What to do with all the leftover beef brisket?

A good meal makes good leftovers. Sure, a sit-down Thanksgiving dinner is delicious, but what I’m really looking forward to is a second piece of pecan pie and/or a breakfast sandwich topped with buttermilk biscuits, slices of turkey roast, cornbread stuffing, shredded Brussels sprouts, and cranberry sauce. If I manage not to completely inhale the penne alla vodka for dinner at the hole-in-the-wall Italian restaurant near my apartment, I’ll be counting the hours until it’s socially acceptable to reheat and inhale the leftovers. That’s because leftovers are delicious, and leftover beef brisket is no exception.

The problem with leftover meat – whether it’s beef brisket, beef tenderloin or rotisserie chicken – is that it’s always at risk of drying out when reheated. Not to be dramatic, but there’s nothing worse than spending half a day waiting for leftovers to burn or overcook. We’ll explain the best way to reheat brisket to keep it juicy, but we’ll also share some of our leftover brisket recipes. Note that not all of these ideas for reusing leftover brisket are kosher, but they are all delicious. Feel free to make adjustments based on any dietary restrictions you may follow.

How to warm the chest

We turned to our community members for an idea of ​​the best way to warm up the chest. First and foremost, most of you have agreed that the best way to tackle leftover brisket is to only slice what you want to eat, rather than trying to reheat the entire cut of meat. . Logic! Community members Monita and Tarragon both said that from there, the best way to heat the brisket slices is to place them in a pot or skillet, covered, with some of the accumulated juices, then stick everything in a 250°F to 300°F oven for 30 minutes. Simply skim off the fat from the jus before serving to avoid fatty leftover breasts.


First and foremost, we need to talk about a brisket sandwich. Follow the directions above to reheat it, then layer it on leftover buns, your favorite sandwich bun, or a hamburger bun (although we recommend something hearty that can stand up to the juicy meat). Eat it as is or add barbecue sauce, coleslaw and pickles.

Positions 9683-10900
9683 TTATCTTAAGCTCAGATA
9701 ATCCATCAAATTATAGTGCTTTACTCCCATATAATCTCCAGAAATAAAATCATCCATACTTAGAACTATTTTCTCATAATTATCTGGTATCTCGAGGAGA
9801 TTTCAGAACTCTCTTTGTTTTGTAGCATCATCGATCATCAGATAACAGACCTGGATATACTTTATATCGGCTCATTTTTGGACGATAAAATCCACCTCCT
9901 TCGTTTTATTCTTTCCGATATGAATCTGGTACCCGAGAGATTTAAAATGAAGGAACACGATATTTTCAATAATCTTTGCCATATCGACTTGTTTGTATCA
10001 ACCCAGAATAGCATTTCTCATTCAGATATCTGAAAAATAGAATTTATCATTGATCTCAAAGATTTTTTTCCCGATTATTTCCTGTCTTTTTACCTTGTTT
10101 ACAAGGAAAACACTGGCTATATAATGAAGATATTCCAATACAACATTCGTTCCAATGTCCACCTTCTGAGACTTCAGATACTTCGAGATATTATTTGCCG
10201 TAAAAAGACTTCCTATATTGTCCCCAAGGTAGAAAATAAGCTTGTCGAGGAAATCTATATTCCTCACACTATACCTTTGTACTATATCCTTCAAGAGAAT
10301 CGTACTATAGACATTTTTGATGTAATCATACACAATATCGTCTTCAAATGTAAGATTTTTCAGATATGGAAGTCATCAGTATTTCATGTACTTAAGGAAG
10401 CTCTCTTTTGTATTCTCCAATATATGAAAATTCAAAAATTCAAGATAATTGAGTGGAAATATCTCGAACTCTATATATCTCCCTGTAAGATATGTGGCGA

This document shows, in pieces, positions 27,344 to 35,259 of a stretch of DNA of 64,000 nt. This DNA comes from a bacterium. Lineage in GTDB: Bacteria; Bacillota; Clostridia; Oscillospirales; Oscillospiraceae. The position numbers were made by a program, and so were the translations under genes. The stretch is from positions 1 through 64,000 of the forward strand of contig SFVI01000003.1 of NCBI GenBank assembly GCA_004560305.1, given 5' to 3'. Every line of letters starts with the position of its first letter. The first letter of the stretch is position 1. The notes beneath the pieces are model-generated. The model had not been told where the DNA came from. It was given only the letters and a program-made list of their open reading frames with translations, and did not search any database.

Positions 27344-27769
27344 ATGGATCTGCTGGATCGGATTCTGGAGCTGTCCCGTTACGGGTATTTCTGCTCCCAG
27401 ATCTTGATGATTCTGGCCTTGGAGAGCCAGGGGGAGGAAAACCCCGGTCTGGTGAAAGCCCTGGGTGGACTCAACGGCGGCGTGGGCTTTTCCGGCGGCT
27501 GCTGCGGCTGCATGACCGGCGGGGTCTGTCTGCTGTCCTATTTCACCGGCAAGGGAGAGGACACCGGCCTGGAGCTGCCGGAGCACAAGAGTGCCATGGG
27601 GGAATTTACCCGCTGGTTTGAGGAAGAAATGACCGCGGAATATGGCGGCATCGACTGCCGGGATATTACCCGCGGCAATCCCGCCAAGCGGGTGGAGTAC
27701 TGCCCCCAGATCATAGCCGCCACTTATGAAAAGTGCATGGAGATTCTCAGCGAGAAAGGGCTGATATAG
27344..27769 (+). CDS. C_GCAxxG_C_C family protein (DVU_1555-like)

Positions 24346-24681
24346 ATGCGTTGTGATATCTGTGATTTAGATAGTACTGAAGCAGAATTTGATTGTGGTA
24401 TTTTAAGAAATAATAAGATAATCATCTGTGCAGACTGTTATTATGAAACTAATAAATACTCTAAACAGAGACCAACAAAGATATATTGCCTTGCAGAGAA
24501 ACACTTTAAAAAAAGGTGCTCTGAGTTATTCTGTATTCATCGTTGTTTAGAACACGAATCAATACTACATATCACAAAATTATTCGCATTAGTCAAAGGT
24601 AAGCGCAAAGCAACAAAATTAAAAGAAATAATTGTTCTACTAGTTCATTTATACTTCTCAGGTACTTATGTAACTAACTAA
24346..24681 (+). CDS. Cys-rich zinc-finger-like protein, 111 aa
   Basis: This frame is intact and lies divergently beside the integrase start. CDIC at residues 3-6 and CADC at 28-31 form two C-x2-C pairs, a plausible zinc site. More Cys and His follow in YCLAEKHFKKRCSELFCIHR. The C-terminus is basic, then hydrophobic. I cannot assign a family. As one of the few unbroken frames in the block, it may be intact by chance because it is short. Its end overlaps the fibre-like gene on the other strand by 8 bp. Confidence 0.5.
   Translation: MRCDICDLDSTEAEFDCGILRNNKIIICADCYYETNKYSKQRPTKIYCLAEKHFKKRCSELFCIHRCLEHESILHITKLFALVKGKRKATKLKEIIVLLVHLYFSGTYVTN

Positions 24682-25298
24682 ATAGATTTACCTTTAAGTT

Why aren’t beef brisket nachos more popular? The combination of crunchy corn tortillas with the smoky flavors of brisket (plus maybe beans, cheese, salsa, avocado, and sour cream) is guaranteed to be my new favorite snack, and yours too.


Shred the brisket like it’s pulled pork and layer it on a white pizza with a trio of cheeses (say mozzarella, ricotta and parmesan). If you have any juice from the remaining meat, drizzle it over the pie as well for a brisket pizza. Barbecue sauce would also be delicious. . . I’m going to cut myself short here because I need to do this ASAP.


Use the same pan for quesadillas that you used to reheat the leftover brisket. Not only does this mean fewer dishes (a win for early morning meals), but the flour tortilla will absorb some of the smoked brisket flavors, making an even more delicious stuffed quesadilla. If there is excess juice, scoop some out so the tortilla doesn’t get soggy. Like any quesadilla, it won’t improve unless you add lots of cheese and maybe some leftover vegetables as well. I challenge you to eat just one.


The morning after the seder, make beef brisket tacos with leftover meat, sautéed onions, scrambled eggs and cheese. Create the easiest DIY taco bar if you’re hosting guests; less work for you and more fun for them!